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August 30, 2011
CORK, IrelandConsuming probiotic-rich foods such as yogurt and dairy drinks have been shown to improve digestive health, but new research published in the journal Proceedings of the National Academy of Sciences reveals probiotics may benefit brain health by significantly alleviating stress, anxiety and depression.
Researchers at the University College Cork examined the effect of feeding a lactic bacteria named Lactobacillus rhamnosus JB-1 in rats. They found rats that consumed the gut bacteria displayed significantly less behavior linked with stress, anxiety and depression compared to mice who did not consume the probiotic. Bacteria-fed mice also had significantly lower levels of the stress hormone corticosterone in response to stressful situations.
The researchers also showed that regular feeding with the Lactobacillus strain caused changes in the expression of receptors for the neurotransmitter GABA in the mouse brain, which is the first time that it has been demonstrated that potential probiotics have a direct effect on brain chemistry in normal situations. The authors also established that the vagus nerve is the main relay between the microbiome (bacteria in the gut) and the brain. This three way communication system is known as the microbiome-gut-brain axis and these findings highlight the important role of bacteria in the communication between the gut and the brain, and suggest that certain probiotic organisms may prove to be useful adjunct therapies in stress-related psychiatric disorders.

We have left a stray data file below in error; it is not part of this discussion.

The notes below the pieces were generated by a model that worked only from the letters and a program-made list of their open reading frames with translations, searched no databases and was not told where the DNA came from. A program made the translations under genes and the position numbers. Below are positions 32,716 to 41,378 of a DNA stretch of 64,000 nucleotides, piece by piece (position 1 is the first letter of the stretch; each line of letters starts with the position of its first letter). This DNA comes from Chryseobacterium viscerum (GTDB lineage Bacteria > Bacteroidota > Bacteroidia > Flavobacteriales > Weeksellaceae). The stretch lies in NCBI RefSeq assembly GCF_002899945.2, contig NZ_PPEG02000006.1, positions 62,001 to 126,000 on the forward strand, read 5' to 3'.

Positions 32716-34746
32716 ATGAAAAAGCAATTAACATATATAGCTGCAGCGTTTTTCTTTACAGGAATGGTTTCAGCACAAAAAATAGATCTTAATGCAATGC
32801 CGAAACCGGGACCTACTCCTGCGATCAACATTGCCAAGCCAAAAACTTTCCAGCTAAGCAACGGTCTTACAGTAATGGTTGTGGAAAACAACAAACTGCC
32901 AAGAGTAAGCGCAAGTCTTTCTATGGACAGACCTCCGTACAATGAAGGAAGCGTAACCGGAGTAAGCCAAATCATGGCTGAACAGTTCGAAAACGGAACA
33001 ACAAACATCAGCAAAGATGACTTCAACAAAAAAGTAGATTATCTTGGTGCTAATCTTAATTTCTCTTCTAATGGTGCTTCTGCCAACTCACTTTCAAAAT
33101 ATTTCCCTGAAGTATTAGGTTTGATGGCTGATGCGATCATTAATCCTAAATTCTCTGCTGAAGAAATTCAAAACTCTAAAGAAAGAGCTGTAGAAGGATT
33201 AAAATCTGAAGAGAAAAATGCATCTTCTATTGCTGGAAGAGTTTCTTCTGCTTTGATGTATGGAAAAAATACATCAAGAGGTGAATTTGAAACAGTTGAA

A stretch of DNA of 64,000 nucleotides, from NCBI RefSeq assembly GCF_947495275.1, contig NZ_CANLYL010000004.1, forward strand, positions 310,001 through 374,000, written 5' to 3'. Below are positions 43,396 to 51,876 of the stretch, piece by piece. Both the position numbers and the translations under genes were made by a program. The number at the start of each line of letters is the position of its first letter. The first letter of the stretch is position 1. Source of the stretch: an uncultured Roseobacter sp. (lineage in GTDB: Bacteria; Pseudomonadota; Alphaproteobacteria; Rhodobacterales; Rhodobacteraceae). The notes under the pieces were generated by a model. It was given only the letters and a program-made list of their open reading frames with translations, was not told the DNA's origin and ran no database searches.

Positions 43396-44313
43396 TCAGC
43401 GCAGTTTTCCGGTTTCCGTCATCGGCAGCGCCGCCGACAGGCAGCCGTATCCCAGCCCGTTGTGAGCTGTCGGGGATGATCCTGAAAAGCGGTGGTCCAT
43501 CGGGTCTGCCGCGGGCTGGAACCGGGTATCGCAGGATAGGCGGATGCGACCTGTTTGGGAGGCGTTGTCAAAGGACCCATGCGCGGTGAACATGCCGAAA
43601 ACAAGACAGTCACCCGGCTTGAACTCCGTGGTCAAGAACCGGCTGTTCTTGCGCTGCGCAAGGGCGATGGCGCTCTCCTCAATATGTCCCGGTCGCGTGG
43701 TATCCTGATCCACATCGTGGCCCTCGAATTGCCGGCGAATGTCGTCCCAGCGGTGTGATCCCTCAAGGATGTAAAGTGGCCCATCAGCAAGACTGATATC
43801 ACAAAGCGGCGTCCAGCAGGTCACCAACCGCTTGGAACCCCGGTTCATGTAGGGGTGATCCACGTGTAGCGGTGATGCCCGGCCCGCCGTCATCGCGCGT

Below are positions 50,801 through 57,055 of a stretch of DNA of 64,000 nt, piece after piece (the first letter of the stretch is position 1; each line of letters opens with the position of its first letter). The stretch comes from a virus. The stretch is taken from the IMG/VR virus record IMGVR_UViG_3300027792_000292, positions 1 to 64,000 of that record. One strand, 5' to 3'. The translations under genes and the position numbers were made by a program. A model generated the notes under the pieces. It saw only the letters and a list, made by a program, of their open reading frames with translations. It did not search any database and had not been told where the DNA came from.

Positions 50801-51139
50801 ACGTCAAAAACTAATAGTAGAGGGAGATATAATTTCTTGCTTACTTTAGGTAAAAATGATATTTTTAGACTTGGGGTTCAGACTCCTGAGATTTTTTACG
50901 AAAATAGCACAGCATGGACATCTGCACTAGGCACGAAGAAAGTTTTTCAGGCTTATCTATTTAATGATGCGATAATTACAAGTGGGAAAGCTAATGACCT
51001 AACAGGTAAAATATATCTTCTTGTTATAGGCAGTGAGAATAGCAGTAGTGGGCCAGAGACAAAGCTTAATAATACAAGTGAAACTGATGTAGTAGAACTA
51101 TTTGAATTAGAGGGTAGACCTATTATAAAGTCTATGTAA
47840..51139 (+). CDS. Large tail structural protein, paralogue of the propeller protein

The findings support a recent study conducted at Texas Tech University Health Sciences Center that concluded improving probiotic microflora in the intestines may be an important key to treating mental health conditions. The researchers found probiotics play a role in producing, absorbing, and transporting neurochemicals, such as serotonin, dopamine and nerve growth factor, which are essential for healthy brain and nerve function.
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